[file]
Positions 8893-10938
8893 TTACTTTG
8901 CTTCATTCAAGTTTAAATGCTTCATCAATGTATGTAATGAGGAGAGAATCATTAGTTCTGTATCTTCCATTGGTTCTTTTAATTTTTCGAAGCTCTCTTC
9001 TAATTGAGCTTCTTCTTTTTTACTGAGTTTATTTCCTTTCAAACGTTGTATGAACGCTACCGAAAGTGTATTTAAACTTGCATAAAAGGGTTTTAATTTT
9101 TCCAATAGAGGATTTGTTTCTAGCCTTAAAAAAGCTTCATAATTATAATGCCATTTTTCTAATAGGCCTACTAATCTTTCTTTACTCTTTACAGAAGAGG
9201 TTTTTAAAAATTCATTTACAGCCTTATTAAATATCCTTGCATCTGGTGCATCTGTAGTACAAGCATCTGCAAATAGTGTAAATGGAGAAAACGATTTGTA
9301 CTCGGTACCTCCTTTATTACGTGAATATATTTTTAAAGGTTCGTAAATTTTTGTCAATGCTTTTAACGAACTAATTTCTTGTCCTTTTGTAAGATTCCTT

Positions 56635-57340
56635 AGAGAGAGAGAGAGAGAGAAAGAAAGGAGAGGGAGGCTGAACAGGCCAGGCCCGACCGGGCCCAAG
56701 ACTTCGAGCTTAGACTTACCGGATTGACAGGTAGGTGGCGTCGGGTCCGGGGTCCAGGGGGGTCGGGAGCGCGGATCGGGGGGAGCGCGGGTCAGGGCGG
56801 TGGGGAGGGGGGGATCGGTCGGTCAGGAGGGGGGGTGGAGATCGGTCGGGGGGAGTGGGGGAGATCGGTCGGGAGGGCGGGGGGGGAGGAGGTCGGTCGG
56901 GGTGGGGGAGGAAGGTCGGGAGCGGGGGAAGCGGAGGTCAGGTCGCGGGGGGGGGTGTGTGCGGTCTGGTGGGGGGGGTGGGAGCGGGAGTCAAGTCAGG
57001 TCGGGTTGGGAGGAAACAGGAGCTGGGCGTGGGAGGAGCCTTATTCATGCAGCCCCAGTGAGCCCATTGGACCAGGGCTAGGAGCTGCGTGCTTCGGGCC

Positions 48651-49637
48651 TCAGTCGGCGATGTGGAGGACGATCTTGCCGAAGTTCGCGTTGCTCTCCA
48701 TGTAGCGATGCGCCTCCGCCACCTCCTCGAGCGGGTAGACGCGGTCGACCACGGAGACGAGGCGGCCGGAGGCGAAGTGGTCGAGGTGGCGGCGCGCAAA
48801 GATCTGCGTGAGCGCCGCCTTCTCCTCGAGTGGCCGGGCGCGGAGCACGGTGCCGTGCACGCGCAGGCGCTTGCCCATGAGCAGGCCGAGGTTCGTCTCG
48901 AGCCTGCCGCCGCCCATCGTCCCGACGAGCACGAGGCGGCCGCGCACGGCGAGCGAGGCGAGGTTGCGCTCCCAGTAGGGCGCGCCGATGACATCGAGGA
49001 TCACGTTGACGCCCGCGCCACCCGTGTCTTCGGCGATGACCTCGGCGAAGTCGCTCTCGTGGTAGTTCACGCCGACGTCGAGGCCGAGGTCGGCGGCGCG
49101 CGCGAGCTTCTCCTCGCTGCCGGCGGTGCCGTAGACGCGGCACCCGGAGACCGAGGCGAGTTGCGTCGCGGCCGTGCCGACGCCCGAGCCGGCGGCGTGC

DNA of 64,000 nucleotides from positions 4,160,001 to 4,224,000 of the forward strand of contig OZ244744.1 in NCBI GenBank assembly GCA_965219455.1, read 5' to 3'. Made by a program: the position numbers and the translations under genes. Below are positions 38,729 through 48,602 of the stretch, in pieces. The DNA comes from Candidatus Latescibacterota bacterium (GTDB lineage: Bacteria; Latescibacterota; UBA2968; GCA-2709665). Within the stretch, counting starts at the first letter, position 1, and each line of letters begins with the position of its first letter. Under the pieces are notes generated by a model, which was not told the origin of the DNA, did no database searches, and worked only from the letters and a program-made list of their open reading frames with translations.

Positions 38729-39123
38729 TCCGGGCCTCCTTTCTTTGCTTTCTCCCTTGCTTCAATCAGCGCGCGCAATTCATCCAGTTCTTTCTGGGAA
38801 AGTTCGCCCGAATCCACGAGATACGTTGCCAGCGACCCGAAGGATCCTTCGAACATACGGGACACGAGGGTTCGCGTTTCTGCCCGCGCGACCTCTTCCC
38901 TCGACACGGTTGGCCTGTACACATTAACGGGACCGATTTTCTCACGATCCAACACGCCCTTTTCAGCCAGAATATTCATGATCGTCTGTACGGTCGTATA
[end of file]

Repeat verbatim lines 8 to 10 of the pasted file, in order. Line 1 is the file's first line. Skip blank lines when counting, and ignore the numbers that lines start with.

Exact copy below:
Positions 56635-57340
56635 AGAGAGAGAGAGAGAGAGAAAGAAAGGAGAGGGAGGCTGAACAGGCCAGGCCCGACCGGGCCCAAG
56701 ACTTCGAGCTTAGACTTACCGGATTGACAGGTAGGTGGCGTCGGGTCCGGGGTCCAGGGGGGTCGGGAGCGCGGATCGGGGGGAGCGCGGGTCAGGGCGG